Please use this identifier to cite or link to this item: https://hdl.handle.net/10356/157206
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dc.contributor.authorNelson, Alan R.en_US
dc.contributor.authorDuRoss, Christopher B.en_US
dc.contributor.authorWitter, Robert C.en_US
dc.contributor.authorKelsey, Harvey M.en_US
dc.contributor.authorEngelhart, Simon E.en_US
dc.contributor.authorMahan, Shannon A.en_US
dc.contributor.authorGray, Harrison J.en_US
dc.contributor.authorHawkes, Andrea D.en_US
dc.contributor.authorHorton, Benjamin Peteren_US
dc.contributor.authorPadgett, Jason S.en_US
dc.date.accessioned2022-05-10T06:48:44Z-
dc.date.available2022-05-10T06:48:44Z-
dc.date.issued2021-
dc.identifier.citationNelson, A. R., DuRoss, C. B., Witter, R. C., Kelsey, H. M., Engelhart, S. E., Mahan, S. A., Gray, H. J., Hawkes, A. D., Horton, B. P. & Padgett, J. S. (2021). A maximum rupture model for the central and southern Cascadia subduction zone—reassessing ages for coastal evidence of megathrust earthquakes and tsunamis. Quaternary Science Reviews, 261, 106922-. https://dx.doi.org/10.1016/j.quascirev.2021.106922en_US
dc.identifier.issn0277-3791en_US
dc.identifier.urihttps://hdl.handle.net/10356/157206-
dc.description.abstractA new history of great earthquakes (and their tsunamis) for the central and southern Cascadia subduction zone shows more frequent (17 in the past 6700 yr) megathrust ruptures than previous coastal chronologies. The history is based on along-strike correlations of Bayesian age models derived from evaluation of 554 radiocarbon ages that date earthquake evidence at 14 coastal sites. We reconstruct a history that accounts for all dated stratigraphic evidence with the fewest possible ruptures by evaluating the sequence of age models for earthquake or tsunami contacts at each site, comparing the degree of temporal overlap of correlated site age models, considering evidence for closely spaced earthquakes at four sites, and hypothesizing only maximum-length megathrust ruptures. For the past 6700 yr, recurrence for all earthquakes is 370–420 yr. But correlations suggest that ruptures at ∼1.5 ka and ∼1.1 ka were of limited extent (<400 km). If so, post-3-ka recurrence for ruptures extending throughout central and southern Cascadia is 510–540 yr. But the range in the times between earthquakes is large: two instances may be ∼50 yr, whereas the longest are ∼550 and ∼850 yr. The closely spaced ruptures about 1.6 ka may illustrate a pattern common at subduction zones of a long gap ending with a great earthquake rupturing much of the subduction zone, shortly followed by a rupture of more limited extent. The ruptures of limited extent support the continued inclusion of magnitude-8 earthquakes, with longer ruptures near magnitude 9, in assessments of seismic hazard in the region.en_US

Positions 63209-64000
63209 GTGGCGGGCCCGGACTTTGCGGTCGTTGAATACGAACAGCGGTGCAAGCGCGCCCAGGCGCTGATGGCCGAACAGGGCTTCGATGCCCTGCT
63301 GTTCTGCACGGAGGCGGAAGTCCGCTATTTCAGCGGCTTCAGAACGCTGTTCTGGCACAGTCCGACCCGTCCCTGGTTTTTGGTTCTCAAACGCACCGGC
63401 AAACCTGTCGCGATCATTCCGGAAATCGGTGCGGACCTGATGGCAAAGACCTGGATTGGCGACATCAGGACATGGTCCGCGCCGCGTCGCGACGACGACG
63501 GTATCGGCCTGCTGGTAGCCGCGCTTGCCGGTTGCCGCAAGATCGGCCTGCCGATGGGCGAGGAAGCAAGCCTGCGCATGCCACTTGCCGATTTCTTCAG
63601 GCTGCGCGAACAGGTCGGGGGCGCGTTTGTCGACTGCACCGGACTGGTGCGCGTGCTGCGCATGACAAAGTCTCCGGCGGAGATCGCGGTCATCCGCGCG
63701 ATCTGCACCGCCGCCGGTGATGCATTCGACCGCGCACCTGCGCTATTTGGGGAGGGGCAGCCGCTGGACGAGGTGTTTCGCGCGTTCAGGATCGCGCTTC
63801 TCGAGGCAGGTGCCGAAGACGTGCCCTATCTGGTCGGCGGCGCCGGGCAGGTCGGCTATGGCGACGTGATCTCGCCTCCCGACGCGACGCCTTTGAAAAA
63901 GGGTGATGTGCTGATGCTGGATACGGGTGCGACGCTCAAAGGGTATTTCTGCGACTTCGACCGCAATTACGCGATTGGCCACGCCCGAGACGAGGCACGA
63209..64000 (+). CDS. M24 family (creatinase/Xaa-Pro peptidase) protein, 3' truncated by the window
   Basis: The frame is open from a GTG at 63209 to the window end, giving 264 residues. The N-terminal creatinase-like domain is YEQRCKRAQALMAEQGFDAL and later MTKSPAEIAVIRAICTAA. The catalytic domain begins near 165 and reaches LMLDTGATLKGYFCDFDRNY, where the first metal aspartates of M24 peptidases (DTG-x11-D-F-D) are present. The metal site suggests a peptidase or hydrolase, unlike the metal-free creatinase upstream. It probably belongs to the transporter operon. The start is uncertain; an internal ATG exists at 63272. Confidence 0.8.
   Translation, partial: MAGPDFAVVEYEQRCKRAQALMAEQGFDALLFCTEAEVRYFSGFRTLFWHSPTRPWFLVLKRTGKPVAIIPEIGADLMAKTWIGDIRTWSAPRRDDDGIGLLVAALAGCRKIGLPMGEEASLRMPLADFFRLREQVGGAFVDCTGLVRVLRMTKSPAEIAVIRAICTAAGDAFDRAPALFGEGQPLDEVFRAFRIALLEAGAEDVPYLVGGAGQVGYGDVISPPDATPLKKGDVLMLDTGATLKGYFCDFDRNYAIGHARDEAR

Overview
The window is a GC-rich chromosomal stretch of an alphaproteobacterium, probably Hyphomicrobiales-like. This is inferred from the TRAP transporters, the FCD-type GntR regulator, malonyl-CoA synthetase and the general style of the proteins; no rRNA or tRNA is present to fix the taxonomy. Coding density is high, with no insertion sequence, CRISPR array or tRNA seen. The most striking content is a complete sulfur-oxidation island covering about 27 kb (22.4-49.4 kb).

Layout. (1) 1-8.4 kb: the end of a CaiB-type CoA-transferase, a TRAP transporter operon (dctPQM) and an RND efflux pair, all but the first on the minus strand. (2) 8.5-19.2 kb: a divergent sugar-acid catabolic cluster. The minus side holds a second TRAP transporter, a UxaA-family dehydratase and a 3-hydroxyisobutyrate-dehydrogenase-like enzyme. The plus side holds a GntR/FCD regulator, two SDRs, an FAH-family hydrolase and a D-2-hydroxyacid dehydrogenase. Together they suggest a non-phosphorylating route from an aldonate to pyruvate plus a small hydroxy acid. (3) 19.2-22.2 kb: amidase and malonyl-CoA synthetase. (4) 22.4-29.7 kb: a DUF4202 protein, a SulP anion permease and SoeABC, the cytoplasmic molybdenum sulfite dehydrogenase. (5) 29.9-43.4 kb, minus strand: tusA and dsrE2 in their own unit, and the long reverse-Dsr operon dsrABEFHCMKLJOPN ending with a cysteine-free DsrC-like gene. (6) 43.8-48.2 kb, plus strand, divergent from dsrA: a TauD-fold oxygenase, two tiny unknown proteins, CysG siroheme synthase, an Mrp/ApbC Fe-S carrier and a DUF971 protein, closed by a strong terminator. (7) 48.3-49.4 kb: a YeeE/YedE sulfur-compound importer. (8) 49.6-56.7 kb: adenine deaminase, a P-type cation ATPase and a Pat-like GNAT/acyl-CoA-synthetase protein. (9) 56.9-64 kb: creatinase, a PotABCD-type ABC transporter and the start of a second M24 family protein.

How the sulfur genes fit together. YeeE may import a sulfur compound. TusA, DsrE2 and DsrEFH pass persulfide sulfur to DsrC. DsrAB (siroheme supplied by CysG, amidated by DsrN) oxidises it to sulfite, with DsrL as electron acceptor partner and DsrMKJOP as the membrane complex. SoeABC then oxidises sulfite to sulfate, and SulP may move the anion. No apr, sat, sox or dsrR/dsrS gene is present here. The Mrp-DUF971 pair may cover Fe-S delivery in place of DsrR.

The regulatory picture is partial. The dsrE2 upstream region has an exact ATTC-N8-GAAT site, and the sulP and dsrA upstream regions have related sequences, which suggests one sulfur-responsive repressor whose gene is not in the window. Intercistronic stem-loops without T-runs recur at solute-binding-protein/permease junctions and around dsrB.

dc.description.sponsorshipMinistry of Education (MOE)en_US
dc.description.sponsorshipNational Research Foundation (NRF)en_US
dc.language.isoenen_US
dc.relationMOE2019-T3-1-004en_US
dc.relationMOE2018-T2-1-030en_US
dc.relation.ispartofQuaternary Science Reviewsen_US
dc.rights© 2021 The Author(s). Published by Elsevier Ltd. This is an open access article under the CC BY-NC-ND license (http://creativecommons.org/licenses/by-nc-nd/4.0/).en_US
dc.subjectScience::Geologyen_US
dc.titleA maximum rupture model for the central and southern Cascadia subduction zone—reassessing ages for coastal evidence of megathrust earthquakes and tsunamisen_US
dc.typeJournal Articleen
dc.contributor.schoolAsian School of the Environmenten_US
dc.contributor.researchEarth Observatory of Singaporeen_US
dc.identifier.doi10.1016/j.quascirev.2021.106922-
dc.description.versionPublished versionen_US
dc.identifier.scopus2-s2.0-85105692483-
dc.identifier.volume261en_US
dc.identifier.spage106922en_US
dc.subject.keywordsMegathrust Earthquakeen_US
dc.subject.keywordsTsunamisen_US
dc.subject.keywordsCascadiaen_US
dc.subject.keywordsRupture Modelen_US
dc.description.acknowledgementThis work was supported by the Earthquake Hazards Program of the U.S. Geological Survey and by U.S. National Science Foundation Awards EAR-1419824 to Horton, EAR-1419844 to Engelhart, and EAR-9405263 to Kelsey. Kelsey, Witter, Engelhart, and Padgett were also funded by the National Earthquake Hazards Reduction Pro- gram of the U.S. Geological Survey (Award Numbers 02HQGR0056, 02HQGR0057, G14AP00128, G14AP00129, G17AP00028, G19AP00105, and 1434-93-G-2321). Horton’s research was sup- ported by the Earth Observatory of Singapore via its funding from the National Research Foundation Singapore and the Singapore Ministry of Education under the Research Centres of Excellence initiative. Horton was additionally funded by the Singapore Min- istry of Education Academic Research Fund (MOE2019-T3-1-004 and MOE2018-T2-1-030). The National Ocean Sciences Accelerator Mass Spectrometry facility (NOSAMS) at Woods Hole Oceanographic Institution (WHOI) supported the analysis of five 14C AMS samples during Hawkes’ WHOI NOSAMS postdoctoral fellowship. Able field and laboratory assistance was provided by Rich Briggs, Lee Ann Bradley, Zeb Maharrey (all with U.S. Geological Survey, Golden, Colorado), Andy Grand Pre (University of Penn- sylvania), and SeanPaul La Selle (U.S. Geological Survey, Santa Cruz, California). This manuscript was improved through reviews by Lisa Ely (Central Washington University, Ellensburg, Washington), Kate Clark (GNS Science, Lower Hutt, New Zealand), Chris Goldfinger (Oregon State University, Corvallis, Oregon), and an anonymous reviewer. This work comprises Earth Observatory of Singapore contribution number 355.en_US
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